A shot fired from a small-caliber handgun on a school bus outside Utica spreads concern through a small community. Yet such incidents are extremely rare, New York state statistics show.
Jaime Sweet was chatting on her cell phone Monday morning on a bus in front of her school when she heard a loud noise that sounded like fireworks.
A gun had been fired. A bullet hit the back of her seat, and the shell landed at her feet, the Holland Patent junior said.
“My hands were shaking on the phone, and my legs felt like Jell-O,” said Sweet, 16.
Two male Holland Patent students have been charged in connection with the accidental discharge of the handgun that happened shortly after 11 a.m., Oneida County sheriff’s deputies said. No one was injured, deputies said.
Such incidents are extremely rare, New York State Education Department data shows. A weapon is discovered in the possession of a student somewhere in Oneida and Herkimer counties roughly once every two school days, the state figures show.
And there were only three incidents involving physical harm and a weapon in the two Central New York counties during the 2005-06 school year, according to the state. None of those involved a firearm.
“When we get calls, it's some type of fight or something of that nature,” Oneida County Sheriff Daniel Middaugh said of sheriff's deputies' responses to situations at local schools. The events leading up to the shot still are being investigated, Middaugh said.
Several unanswered questions remained including:
* Was the gun ever in the school building?
* Who did the gun belong to and why was it on school property?
According to the Oneida County Sheriff’s Office, the following teens face charges:
* James J. Ranaudo, 16, of Steuben Valley Road in Holland Patent, was charged with third-degree criminal possession of a weapon.
* Mathew T. Heinig, 17, of East Floyd Road in Rome, was charged with second-degree criminal possession of a weapon and first-degree reckless endangerment.
The bus was loading in front of the high school to take students to BOCES when the shot was fired, and about 30 students were on the bus at the time, school and law enforcement officials said.
Two bus seats were damaged, Middaugh said.
The school immediately entered a lockdown, meaning students remained in their classrooms and were escorted by school staff members while in the hallways.
Sweet and her step-sister Holly Coleman, a senior, said they can’t believe something so frightening happened at the school of about 500 students.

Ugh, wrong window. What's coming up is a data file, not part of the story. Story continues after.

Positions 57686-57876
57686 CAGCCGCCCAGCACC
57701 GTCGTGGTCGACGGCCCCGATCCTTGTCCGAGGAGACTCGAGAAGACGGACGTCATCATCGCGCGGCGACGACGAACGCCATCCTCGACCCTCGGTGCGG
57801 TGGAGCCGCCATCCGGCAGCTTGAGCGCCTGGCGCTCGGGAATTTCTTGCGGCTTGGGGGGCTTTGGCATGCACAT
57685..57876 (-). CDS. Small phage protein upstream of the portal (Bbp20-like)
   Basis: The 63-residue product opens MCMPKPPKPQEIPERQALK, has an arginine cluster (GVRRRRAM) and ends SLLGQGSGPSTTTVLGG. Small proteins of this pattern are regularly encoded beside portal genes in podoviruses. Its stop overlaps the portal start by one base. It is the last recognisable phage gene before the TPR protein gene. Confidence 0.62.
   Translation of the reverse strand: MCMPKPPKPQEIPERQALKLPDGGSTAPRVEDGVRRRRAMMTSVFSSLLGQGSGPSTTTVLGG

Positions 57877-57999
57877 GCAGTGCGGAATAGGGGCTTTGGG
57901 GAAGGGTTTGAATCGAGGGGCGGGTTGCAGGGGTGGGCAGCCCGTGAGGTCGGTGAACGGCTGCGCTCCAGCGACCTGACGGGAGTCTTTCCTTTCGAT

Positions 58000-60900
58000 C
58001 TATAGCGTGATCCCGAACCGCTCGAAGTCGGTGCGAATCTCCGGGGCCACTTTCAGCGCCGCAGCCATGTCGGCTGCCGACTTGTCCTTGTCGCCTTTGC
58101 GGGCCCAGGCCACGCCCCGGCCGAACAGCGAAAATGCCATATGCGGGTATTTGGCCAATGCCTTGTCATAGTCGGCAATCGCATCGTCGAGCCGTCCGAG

“I think it makes our school look bad,” Coleman said. “I never expected this.”
State Department of Education Coordinator for Safe and Drug Free Schools Greg Bayduss said the state works with school districts to make sure violent episodes are a rarity.
That often means targeting behavior such as bullying, which sometimes leads to violent episodes involving a weapon, Bayduss said.
“Whatever the reason a kid could decide to bring it in, and we don't know what the reason is,” he said. “A lot of them have been related to individuals feeling they've been bullied and as a result they feel they have to take things into their own hands.”
Prevention of school shootings begins at home, Middaugh said.
“It would be on the part of the parents to know what the kids are dong and things like that,” the sheriff said. “It wouldn't hurt to look in their rooms once in a while and know what they have in their possession.
“The biggest thing is communication,” Middaugh said.
Communication has always been a center point for one Vernon family.
Peter and Pam Murphy have three boys who attend the Westmoreland Central School District. The parents emphasize good moral values and regular communication to keep their three boys from causing problems in school.
“We always talk to our kids,” Peter Murphy said. “We've raised them to know right from wrong. They know the difference between what's an acceptable situation and what's not.
“Whatever's right, wrong, good or bad, it's important to sit down and communicate,” Murphy said.
In Holland Patent, Sweet’s mother, Laurie Coleman said she learned of the shot being fired on the bus from her daughter, who called to let her know she was safe.
“After I hung up with her, I started thinking about what could have happened,” she said. “It just hit me all of a sudden and I lost my breath. I just started crying.”